When you are just starting out, you can easily get caught in a storm of passion, ambition and motivation for everything related to your craft. Some people lose that, or become disillusioned with time. You shouldn't.
Senior Graphic Designer Stuart Wright may have cracked the secret formula to endless inspiration: surround yourself with talented people, keep creating, and hang in there until you see your works come to life. That is the best fuel for inspiration there can be; seeing your creative work in the hands of others.
Stuart's story shows that the best designers are a prime example in the art of endurance. With time and patience, you will catch that monkey. Access to the industry isn't the easiest, but you should keep pushing towards your goal. Once you get started, things can open up for you.
And from there, it is all about having fun.
In this Member Spotlight, we are learning more about the story and professional journey of a talented graphic designer, who has plenty of recommendations and tips for those just starting out.
How did you get into the industry?
Well, getting into the design industry can be a gradual process… After I got my Degree, I spent some time contacting several different companies for work experience and using this as a base to expand upon my portfolio with professional work as well. This then led to some freelance work and then to my first full-time design role. It's keeping in mind (to jumble an existing phrase up) that you will catch that monkey… slowly, slowly.
Where are you based now and who do you work for?
Well currently I am based in the spare room by my toddler’s bedroom. Not where I originally imagined but an easy commute for 2020. Normally I am based in Farringdon, London and work for a creative design agency called Hamilton-Brown that deals with a lot of interesting projects.
If you weren’t in your current industry, what would you be doing?
Interesting question… It’s the sort of question that comes up a lot in general chats. I think I would probably be a school teacher or indulge my inner nerd and (if possible?) do something mildly related to films or cinema. I used to do a podcast ranting about movies with a friend of mine anyway.
Can you explain your creative process?
Making sure we have a clear and full brief is number one for me. It affects so much and having a fully rounded view of the client’s needs or aims helps a lot! From there it can organically grow, as I research different aspects of the project beyond the obvious to create a concept using patterns / graphics / layouts which answer the brief in a creative way. I usually show the client a few different approaches of how something can be achieved, and we then take one option forward and develop from there.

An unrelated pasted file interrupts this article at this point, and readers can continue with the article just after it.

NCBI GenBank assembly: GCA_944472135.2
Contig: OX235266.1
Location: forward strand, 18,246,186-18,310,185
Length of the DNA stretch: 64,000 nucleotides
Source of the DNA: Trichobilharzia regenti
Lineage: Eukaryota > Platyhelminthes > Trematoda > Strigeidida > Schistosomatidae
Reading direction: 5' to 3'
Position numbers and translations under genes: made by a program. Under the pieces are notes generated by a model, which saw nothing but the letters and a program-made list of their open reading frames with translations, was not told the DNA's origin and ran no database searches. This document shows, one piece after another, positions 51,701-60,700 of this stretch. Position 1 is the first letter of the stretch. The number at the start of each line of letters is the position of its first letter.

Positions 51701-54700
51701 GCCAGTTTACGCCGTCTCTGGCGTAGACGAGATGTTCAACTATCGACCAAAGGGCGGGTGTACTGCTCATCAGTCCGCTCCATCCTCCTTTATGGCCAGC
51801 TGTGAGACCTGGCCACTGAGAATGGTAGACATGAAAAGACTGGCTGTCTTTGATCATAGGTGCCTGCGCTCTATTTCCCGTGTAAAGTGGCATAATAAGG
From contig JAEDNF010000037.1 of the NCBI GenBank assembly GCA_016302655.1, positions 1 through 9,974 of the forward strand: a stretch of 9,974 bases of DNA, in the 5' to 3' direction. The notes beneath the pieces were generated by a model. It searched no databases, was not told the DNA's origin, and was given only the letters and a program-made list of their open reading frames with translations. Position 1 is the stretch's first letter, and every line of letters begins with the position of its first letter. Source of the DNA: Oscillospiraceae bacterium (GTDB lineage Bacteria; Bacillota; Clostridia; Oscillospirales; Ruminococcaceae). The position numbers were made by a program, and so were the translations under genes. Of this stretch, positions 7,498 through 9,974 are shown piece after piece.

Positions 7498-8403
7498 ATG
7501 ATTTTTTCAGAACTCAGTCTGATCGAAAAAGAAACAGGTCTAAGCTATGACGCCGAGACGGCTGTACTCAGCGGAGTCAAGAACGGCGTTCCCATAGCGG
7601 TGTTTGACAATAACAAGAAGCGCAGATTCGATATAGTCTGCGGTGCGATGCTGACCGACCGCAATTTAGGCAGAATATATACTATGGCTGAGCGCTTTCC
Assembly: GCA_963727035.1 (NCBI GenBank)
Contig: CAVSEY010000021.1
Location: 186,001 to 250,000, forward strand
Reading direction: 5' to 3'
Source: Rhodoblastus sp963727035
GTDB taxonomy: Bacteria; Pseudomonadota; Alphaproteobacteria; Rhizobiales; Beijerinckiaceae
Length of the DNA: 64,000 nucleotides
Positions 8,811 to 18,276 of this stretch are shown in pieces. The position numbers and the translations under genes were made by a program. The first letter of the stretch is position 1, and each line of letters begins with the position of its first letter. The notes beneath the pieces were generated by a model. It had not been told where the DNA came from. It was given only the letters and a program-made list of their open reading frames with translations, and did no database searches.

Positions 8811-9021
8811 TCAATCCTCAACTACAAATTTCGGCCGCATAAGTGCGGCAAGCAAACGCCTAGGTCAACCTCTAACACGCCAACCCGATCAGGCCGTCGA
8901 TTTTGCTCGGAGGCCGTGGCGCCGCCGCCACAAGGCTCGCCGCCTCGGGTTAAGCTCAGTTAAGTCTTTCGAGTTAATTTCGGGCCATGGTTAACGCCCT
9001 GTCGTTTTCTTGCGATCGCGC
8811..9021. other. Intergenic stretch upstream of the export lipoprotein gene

What’s your secret to staying inspired and motivated?
Ha, and beyond that being able to create concepts that you can see come to life, I think this can help fuel passion / motivation too. The more you do the more it feeds into itself. Being surrounded by talented people and always looking for other design trends or new projects sparks inspiration as well.
What’s the work achievement you’re most proud of?
Although it had its stressful moments, managing one of the more busy / manic accounts in my company from a planning and creative point of view was challenging but also something I was proud of, as it required management of multiple creative briefs to tight deadlines from myself and others. A development from this ongoing situation was (in working with the digital team), the concept of building an online Creative Portal for our client to use. This became a site that stored a range of all our latest concepts for the client to view when time was tight. It could then be used as a searchable inspiration board similar to Pinterest for concept development, or a guide for something bespoke. This also acted as a showcase for the creative talent at our company.
How do you recharge away from the office?
I have a very lovable but active 3-year-old son at home. When I have a full recharging answer, I will let you know! But I enjoy cycling, meeting friends and Cinema too.
What advice would you give to other aspiring creatives looking for work?
Keep moving forward towards your goal. Once you get your foot in the door things can open up. From there it’s about having fun with what you do and looking for ways to push the brief and add value.
If you could change one thing about the industry, what would it be?
There is sometimes a trend in design when young people start, to be expected to work for free. I have seen this expectation be exploited by some to where it feels almost like a slave labour graduate team. I recognise people starting do not have the same experience, but it would be nice to see these people not taken advantage of as they hopefully enter the industry.